- The open mic: where stage fright goes to die.
It's been just over a year now since I first signed my name on the open mic performer's list. The sign-up sheet is sometimes full with visiting and local musicians. On other nights it's marked with just a few signatures. Initially, I was motivated to get a new music project, Kousefly, then a duo, out of the stuffy garage and in front of people; it was a nerve-racking, gut-wrenching and humbling experience. But I loved every second of it and was hooked immediately.
During my open mic nights, I've met artists with all types of influences and skill levels, ranging from blues to folk to reggae to rap or all of the above sandwiched into one ear-bending performance. Normally, the performer's sign-up sheet is placed on the table near the front door around 8pm by the bar manager, who doubles as the host. On a slower night, the first couple positions are left nameless - nobody ever seems to want to kick things off. Once someone gets behind the mic, the action begins and musicians start jockeying for playing position, trying to get behind the mic before the midnight hour.
The M&J isn't the only spot in town where the open mic phenomenon has caught hold, and I'm of course not counting joints with karaoke nights - karaoke is the bastard second step cousin of the open mic. The Northside and the Summit both host blues jams, which is kind of an open mic, but more of an opportunity to meld your talents with those of other locals. The Summit is also testing out a Comedy Jam, the ultimate open mic, considering there's only a mic onstage. And the monthly Bend Poetry Slam invites local wordsmiths and rhyme schemers onstage for a competitive battle of literary prowess.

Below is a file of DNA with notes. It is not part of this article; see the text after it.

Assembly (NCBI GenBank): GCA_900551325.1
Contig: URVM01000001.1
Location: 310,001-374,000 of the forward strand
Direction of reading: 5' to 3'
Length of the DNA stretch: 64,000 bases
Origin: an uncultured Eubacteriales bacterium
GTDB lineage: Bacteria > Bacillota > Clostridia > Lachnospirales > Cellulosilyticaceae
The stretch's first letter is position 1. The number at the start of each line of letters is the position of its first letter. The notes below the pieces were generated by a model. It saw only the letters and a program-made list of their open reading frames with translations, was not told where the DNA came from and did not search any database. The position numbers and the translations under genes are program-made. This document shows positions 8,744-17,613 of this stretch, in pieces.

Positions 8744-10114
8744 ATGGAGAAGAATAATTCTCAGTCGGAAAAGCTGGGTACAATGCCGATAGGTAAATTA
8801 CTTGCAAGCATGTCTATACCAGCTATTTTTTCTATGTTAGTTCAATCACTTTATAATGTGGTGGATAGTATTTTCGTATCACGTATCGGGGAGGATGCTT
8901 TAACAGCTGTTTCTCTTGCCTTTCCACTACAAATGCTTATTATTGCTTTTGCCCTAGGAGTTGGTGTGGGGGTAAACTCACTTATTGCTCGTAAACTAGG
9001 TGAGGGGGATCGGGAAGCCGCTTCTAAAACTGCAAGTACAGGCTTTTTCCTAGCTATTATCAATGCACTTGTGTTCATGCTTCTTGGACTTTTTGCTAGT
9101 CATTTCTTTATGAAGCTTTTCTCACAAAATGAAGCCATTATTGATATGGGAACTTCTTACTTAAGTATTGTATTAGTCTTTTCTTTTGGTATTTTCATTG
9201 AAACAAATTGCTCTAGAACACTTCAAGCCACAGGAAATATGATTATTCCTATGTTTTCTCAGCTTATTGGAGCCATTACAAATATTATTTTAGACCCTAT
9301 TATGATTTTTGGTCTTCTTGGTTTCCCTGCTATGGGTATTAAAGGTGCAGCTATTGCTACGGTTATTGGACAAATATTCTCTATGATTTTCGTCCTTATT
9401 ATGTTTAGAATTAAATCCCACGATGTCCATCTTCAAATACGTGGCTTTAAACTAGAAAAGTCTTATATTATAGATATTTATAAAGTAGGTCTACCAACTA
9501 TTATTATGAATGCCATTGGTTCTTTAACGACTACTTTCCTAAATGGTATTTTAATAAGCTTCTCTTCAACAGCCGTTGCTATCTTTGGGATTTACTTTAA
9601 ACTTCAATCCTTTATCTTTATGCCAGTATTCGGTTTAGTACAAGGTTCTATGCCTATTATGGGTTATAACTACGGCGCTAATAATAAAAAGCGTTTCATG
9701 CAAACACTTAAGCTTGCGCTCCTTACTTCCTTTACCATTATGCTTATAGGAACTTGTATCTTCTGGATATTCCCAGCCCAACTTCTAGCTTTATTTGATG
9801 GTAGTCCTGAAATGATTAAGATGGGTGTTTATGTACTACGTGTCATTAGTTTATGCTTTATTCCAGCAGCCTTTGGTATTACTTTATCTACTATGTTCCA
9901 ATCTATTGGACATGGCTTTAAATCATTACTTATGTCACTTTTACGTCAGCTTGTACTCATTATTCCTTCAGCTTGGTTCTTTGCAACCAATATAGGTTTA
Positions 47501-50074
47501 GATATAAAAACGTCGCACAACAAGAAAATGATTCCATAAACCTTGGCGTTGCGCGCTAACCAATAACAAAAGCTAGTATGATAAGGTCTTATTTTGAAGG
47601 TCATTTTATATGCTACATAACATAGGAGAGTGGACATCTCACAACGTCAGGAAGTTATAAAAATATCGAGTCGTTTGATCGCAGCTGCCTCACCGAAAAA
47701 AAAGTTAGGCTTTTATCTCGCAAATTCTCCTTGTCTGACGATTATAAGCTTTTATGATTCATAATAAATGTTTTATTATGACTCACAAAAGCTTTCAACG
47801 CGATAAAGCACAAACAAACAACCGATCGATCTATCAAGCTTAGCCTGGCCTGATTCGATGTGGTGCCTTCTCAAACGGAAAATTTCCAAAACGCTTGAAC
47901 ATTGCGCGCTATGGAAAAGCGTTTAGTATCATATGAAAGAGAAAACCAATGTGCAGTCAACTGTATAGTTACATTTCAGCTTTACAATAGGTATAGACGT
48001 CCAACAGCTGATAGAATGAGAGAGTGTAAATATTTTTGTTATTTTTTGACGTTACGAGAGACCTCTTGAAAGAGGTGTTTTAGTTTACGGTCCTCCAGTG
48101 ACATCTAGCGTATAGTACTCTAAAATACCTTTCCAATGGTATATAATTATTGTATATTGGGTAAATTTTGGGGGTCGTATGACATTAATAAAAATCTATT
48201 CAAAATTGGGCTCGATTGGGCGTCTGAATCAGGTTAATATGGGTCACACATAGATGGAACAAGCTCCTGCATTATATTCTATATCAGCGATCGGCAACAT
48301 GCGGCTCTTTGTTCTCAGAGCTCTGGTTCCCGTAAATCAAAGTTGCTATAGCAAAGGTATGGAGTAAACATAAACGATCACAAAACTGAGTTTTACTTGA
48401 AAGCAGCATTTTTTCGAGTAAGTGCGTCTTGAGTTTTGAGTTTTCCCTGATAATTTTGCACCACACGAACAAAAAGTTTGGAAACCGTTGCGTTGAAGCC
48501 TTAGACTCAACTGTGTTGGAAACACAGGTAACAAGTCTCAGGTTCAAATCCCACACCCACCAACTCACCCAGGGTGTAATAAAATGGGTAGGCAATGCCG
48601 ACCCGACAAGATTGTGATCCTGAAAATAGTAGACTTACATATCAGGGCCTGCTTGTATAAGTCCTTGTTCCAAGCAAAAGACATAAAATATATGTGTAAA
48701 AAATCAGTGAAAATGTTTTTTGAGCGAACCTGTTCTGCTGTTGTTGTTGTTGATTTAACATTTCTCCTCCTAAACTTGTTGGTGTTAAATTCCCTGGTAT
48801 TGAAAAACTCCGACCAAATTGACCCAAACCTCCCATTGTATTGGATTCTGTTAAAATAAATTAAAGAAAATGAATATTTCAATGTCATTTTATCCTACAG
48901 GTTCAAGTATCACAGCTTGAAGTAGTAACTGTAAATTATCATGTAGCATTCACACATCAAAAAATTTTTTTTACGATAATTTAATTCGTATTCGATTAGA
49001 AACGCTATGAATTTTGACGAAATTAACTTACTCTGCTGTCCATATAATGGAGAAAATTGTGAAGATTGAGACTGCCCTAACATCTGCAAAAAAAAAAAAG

No matter where the open mic, there's some lessons to be learned regarding playing an open mic. First, and most importantly, DON'T STOP. One time I forgot an entire verse, and with wide eyes and trembling hands, I stopped strumming and the entire bar turned and stared. A few weeks ago, my finger got caught on the high E string and I ripped off half of my fingernail. I kept on strumming, finishing the song with a bloody guitar. It hurt like hell. But that pain was more tolerable than an upset crowd.
On some nights the tavern is packed with people, most of them sipping down a few drinks before skipping across the street for a big show at one of the Midtown venues. Most nights are more mundane, finding us playing to regulars who are into a game of cards, catching up with friends or shooting a game of pool, or maybe just waiting for their turn.
Open mics are friendly environments, but don't expect everyone to be friendly. Chances are, there will be some hecklers lurking in the crowd. Also, as the night gets later, I keep an eye out for closet musicians who've had their fill of liquid courage. They'll often come up and ask to use my guitar so they can play that Led Zeppelin song they learned back in high school.
The M&J Open Mic
8pm every Wednesday. 102 NW Greenwood Ave. 389-1410. Free!